He felt at least two animals, mokele-mbembe and the Mongolian death worm, were cultural constructs, and explained what purpose each legend served in its respective culture. He noted that with mokele-mbembe, looking at pictures of different animals has been gamed by local entrepreneurs: people looked to the guides for nods on whether they should say a certain animal lived in their area.
Spain didn't see an orang-pendek but is convinced they exist. The local people he worked with in Sumatra not only seemed truthful but a bit awed by the animal's humanlike locomotion: while it may be a type of gibbon, it walks bipedally by nature, without the usual gibbon arm-balancing. He emphasized the people he talked to knew every detail of the lives of gibbons, orangutans, and other local primates.  Most memorably, he reported a conversation with Dr. Mike Morwood, the discoverer of the 18,000-year-old Flores "hobbits," who told Spain he had hard evidence, which he planned to publish, showing that species was alive into the 1920s! The evidence was apparently lost or misplaced with the scientist's premature death of cancer in 2013, although it may lie somewhere in his archives awaiting rediscovery. Someone really needs to push this hard and find out what he had.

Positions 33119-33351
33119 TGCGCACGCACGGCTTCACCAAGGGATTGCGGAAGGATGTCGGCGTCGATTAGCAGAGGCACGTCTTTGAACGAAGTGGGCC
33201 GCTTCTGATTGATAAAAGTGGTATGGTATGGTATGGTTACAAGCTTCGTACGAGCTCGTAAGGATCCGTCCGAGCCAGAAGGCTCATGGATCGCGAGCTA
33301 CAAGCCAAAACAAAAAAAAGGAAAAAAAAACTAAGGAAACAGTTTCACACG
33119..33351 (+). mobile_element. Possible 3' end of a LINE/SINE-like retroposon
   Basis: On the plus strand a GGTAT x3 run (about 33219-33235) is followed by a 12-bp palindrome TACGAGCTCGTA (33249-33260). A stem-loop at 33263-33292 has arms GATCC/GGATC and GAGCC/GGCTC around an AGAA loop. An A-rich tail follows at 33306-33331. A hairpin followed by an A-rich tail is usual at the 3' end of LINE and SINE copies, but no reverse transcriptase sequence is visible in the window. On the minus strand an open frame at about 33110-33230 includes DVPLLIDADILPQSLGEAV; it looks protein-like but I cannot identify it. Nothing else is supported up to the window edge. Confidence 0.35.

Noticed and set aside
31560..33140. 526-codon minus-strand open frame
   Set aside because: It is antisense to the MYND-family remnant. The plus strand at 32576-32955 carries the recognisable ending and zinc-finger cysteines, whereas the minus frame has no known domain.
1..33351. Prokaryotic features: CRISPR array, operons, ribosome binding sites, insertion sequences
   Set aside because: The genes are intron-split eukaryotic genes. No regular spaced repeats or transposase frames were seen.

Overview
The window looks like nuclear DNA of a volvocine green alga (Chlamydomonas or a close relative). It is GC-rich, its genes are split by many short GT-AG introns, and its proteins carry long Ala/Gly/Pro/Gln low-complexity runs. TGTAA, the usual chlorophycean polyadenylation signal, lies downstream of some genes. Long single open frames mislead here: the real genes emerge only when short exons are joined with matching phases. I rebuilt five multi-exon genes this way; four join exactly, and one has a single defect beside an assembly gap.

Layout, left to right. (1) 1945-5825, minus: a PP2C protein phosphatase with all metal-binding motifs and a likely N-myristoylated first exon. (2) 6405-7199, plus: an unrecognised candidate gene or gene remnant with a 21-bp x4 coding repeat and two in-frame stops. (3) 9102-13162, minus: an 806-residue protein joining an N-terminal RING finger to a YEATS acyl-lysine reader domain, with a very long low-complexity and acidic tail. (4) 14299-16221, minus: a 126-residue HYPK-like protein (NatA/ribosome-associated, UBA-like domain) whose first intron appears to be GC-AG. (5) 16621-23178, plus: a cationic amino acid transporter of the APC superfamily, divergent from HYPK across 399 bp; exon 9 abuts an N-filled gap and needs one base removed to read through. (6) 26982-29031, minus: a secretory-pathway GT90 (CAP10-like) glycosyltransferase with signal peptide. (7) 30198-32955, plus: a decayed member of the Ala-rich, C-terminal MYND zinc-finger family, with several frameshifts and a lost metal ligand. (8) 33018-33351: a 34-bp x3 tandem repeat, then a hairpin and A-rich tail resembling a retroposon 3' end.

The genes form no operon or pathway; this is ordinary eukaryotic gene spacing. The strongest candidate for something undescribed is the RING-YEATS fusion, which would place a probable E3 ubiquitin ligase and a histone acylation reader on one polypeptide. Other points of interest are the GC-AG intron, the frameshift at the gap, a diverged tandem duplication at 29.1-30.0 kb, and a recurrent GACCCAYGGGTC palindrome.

Likewise, the certainty of a tribe Spain befriended in the Amazon (by going through an incredibly painful ritual involving gloves filled with huge stinging ants) about the mapinguari made him feel some kind of ground sloth was a distinct possibility.  He also thinks some form of large sea creature exists within the "Caddy" data. He doesn't know what it is, but the number of sincere witnesses he  talked to, given the fact that "every marine scientist believes there are some large animals left undiscovered," makes him fairly certain something is afoot.
Spain argued hard that cryptozoology and "mainstream" biology are mutually supporting: his work on Caddy included looking at the oarfish as a candidate and funded the first-ever CAT scan of an oarfish, producing a trove of data on that very strange creature.